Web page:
NCBI Bookshelf. A service of the National Library of Medicine, National Institutes of Health.

  • This publication is provided for historical reference only and the information may be out of date.

This publication is provided for historical reference only and the information may be out of date.

Cover of Nurse Staffing and Quality of Patient Care

Nurse Staffing and Quality of Patient Care

Evidence Reports/Technology Assessments, No. 151

Investigators: , MD, , MD, MS, , PhD, RN, , PhD, and , MD, MPH.

Rockville (MD): Agency for Healthcare Research and Quality (US); .
Report No.: 07-E005

Structured Abstract

Objectives:

To assess how nurse to patient ratios and nurse work hours were associated with patient outcomes in acute care hospitals, factors that influence nurse staffing policies, and nurse staffing strategies that improved patient outcomes.

Data Sources:

MEDLINE® (PubMed®), CINAHL, Cochrane Databases, EBSCO research database, BioMed Central, Federal reports, National Database of Nursing Quality Indicators, National Center for Workforce Analysis, American Nurses Association, American Academy of Nurse Practitioners, and Digital Dissertations.

Review Methods:

In the absence of randomized controlled trials, observational studies were reviewed to examine the relationship between nurse staffing and outcomes. Meta-analysis tested the consistency of the association between nurse staffing and patient outcomes; classes of patient and hospital characteristics were analyzed separately.

Results:

Higher registered nurse staffing was associated with less hospital-related mortality, failure to rescue, cardiac arrest, hospital acquired pneumonia, and other adverse events. The effect of increased registered nurse staffing on patients safety was strong and consistent in intensive care units and in surgical patients. Greater registered nurse hours spent on direct patient care were associated with decreased risk of hospital-related death and shorter lengths of stay. Limited evidence suggests that the higher proportion of registered nurses with BSN degrees was associated with lower mortality and failure to rescue. More overtime hours were associated with an increase in hospital related mortality, nosocomial infections, shock, and bloodstream infections. No studies directly examined the factors that influence nurse staffing policy. Few studies addressed the role of agency staff. No studies evaluated the role of internationally educated nurse staffing policies.

Conclusions:

Increased nursing staffing in hospitals was associated with lower hospital-related mortality, failure to rescue, and other patient outcomes, but the association is not necessarily causal. The effect size varied with the nurse staffing measure, the reduction in relative risk was greater and more consistent across the studies, corresponding to an increased registered nurse to patient ratio but not hours and skill mix. Estimates of the size of the nursing effect must be tempered by provider characteristics including hospital commitment to high quality care not considered in most of the studies. Greater nurse staffing was associated with better outcomes in intensive care units and in surgical patients.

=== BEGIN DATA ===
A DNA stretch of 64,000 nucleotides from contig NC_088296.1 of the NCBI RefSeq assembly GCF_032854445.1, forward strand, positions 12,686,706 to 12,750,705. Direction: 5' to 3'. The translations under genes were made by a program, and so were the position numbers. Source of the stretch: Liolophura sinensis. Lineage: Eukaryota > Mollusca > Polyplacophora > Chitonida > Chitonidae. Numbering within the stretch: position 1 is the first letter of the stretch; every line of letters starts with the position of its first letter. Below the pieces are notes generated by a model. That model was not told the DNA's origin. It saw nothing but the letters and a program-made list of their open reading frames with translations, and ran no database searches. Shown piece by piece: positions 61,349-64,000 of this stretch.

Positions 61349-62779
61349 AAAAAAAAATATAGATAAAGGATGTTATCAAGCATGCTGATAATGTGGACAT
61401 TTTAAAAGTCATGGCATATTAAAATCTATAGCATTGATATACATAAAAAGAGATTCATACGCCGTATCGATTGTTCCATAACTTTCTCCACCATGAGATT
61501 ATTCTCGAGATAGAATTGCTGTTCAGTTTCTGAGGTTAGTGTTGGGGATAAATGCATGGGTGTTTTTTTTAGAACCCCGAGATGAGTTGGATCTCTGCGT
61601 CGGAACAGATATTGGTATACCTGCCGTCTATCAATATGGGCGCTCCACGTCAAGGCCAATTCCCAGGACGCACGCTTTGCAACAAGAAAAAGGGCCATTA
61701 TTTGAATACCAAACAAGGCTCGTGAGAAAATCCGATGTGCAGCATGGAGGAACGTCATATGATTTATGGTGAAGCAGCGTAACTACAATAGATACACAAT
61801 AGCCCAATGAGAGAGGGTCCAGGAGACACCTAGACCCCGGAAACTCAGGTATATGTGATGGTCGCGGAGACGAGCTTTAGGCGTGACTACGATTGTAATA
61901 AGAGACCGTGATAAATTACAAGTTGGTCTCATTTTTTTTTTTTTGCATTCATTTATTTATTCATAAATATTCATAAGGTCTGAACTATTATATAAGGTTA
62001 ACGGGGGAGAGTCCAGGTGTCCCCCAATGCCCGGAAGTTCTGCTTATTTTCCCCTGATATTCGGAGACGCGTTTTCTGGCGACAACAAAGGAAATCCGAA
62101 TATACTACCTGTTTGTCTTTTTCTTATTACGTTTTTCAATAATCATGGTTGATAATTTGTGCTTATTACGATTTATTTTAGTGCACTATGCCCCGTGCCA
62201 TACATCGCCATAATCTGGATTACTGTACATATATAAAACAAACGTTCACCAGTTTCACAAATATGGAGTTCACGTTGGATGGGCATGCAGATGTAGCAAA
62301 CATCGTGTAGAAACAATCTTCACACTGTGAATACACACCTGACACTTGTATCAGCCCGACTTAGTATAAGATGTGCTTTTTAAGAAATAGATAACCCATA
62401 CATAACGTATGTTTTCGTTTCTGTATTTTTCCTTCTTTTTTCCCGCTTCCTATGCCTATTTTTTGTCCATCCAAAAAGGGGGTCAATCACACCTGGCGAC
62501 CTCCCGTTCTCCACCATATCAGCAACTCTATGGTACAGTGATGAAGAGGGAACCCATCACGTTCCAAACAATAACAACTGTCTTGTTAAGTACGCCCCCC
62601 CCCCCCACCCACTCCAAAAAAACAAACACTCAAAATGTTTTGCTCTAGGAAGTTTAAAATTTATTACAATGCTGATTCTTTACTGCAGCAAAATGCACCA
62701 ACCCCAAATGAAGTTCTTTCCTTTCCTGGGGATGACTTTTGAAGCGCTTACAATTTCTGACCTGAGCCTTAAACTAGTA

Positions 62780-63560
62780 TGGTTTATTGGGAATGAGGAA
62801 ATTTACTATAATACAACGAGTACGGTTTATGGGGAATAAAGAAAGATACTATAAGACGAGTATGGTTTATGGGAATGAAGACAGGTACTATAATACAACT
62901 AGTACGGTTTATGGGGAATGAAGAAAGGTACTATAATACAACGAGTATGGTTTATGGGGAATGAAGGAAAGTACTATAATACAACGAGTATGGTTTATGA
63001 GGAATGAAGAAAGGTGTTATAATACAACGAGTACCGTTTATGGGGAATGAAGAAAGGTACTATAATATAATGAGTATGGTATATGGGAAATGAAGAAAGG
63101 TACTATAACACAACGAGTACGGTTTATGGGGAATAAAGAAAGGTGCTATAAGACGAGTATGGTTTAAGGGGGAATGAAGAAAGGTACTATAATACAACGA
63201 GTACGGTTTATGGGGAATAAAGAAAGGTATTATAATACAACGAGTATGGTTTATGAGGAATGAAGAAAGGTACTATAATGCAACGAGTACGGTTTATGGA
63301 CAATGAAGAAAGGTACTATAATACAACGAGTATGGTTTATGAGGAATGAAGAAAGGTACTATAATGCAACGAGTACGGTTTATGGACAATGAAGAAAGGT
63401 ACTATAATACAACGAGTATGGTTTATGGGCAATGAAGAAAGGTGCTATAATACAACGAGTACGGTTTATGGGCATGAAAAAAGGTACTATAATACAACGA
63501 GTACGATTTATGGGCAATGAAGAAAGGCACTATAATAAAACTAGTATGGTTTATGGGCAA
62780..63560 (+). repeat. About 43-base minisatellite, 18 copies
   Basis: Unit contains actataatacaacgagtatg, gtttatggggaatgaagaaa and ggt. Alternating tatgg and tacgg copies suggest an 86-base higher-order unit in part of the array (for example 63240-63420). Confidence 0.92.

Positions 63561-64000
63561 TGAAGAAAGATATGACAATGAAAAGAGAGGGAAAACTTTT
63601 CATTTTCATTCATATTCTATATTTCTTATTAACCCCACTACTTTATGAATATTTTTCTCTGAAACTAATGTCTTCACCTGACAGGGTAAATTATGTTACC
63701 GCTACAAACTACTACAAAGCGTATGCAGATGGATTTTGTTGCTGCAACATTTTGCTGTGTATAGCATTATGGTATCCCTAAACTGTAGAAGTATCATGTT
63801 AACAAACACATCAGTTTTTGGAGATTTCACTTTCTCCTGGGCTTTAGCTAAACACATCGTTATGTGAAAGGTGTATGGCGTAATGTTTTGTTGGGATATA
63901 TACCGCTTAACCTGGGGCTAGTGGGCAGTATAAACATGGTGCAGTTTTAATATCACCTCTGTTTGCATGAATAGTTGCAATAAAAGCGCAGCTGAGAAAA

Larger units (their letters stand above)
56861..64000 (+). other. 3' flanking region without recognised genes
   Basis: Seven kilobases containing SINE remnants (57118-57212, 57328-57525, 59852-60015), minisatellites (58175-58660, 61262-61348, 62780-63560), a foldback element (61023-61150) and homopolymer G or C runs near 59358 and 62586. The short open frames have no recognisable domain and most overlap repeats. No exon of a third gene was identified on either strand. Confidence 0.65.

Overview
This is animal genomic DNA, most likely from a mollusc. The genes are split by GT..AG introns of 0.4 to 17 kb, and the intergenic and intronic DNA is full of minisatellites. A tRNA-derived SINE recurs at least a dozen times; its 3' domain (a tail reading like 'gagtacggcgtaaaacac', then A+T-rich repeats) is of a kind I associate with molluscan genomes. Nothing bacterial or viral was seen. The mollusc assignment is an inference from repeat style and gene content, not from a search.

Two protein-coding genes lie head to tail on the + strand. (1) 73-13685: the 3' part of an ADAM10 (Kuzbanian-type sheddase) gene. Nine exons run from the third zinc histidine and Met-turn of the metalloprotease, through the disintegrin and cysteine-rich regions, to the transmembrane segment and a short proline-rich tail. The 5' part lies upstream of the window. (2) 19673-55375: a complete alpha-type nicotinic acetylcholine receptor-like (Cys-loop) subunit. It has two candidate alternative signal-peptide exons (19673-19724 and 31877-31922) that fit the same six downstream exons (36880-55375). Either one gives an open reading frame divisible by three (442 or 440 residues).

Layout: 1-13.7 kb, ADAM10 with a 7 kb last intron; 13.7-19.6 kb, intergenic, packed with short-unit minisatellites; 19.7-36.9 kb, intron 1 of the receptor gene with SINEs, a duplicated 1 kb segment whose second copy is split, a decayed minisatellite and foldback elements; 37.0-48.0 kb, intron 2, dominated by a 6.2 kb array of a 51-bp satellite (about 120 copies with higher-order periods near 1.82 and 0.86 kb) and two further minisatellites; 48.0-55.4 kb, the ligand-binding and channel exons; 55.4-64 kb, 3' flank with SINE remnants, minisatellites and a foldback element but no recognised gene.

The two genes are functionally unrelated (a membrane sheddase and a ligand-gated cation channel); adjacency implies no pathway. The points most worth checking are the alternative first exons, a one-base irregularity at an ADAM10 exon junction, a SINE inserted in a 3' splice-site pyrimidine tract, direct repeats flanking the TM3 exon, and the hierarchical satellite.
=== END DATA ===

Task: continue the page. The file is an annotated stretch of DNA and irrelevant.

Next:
Contents

540 Gaither Road, Rockville, MD 20850. www​.ahrq.gov

Prepared for: Agency for Healthcare Research and Quality, U.S. Department of Health and Human Services.1 Contract No. 290-02-0009. Prepared by: Minnesota Evidence-based Practice Center, Minneapolis, Minnesota.

Suggested citation:

Kane RL, Shamliyan T, Mueller C, Duval S, Wilt T. Nursing Staffing and Quality of Patient Care. Evidence Report/Technology Assessment No. 151 (Prepared by the Minnesota Evidence-based Practice Center under Contract No. 290-02-0009.) AHRQ Publication No. 07-E005. Rockville, MD: Agency for Healthcare Research and Quality. March 2007.

No investigators have any affilications or financial involvement (e.g., employment, consultancies, honoraria, stock options, expert testimony, grants or patents received or pending, or royalties) that conflict with material presented in this report.

This report is based on research conducted by the Minnesota Evidence-based Practice Center (EPC) under contract to the Agency for Healthcare Research and Quality (AHRQ), Rockville, MD (Contract No. 290-02-0009). The findings and conclusions in this document are those of the author(s), who are responsible for its content, and do not necessarily represent the views of AHRQ. No statement in this report should be construed as an official position of AHRQ or of the U.S. Department of Health and Human Services.

The information in this report is intended to help clinicians, employers, policymakers, and others make informed decisions about the provision of health care services. This report is intended as a reference and not as a substitute for clinical judgment.

This report may be used, in whole or in part, as the basis for the development of clinical practice guidelines and other quality enhancement tools, or as a basis for reimbursement and coverage policies. AHRQ or U.S. Department of Health and Human Services endorsement of such derivative products may not be stated or implied.

1

540 Gaither Road, Rockville, MD 20850. www​.ahrq.gov

Bookshelf ID: NBK38315
PubReader format: click here to try

Views

  • PubReader
  • Print View
  • Cite this Page

Related citations in PubMed

See reviews...See all...

Recent Activity

Your browsing activity is empty.

Activity recording is turned off.

Turn recording back on

See more...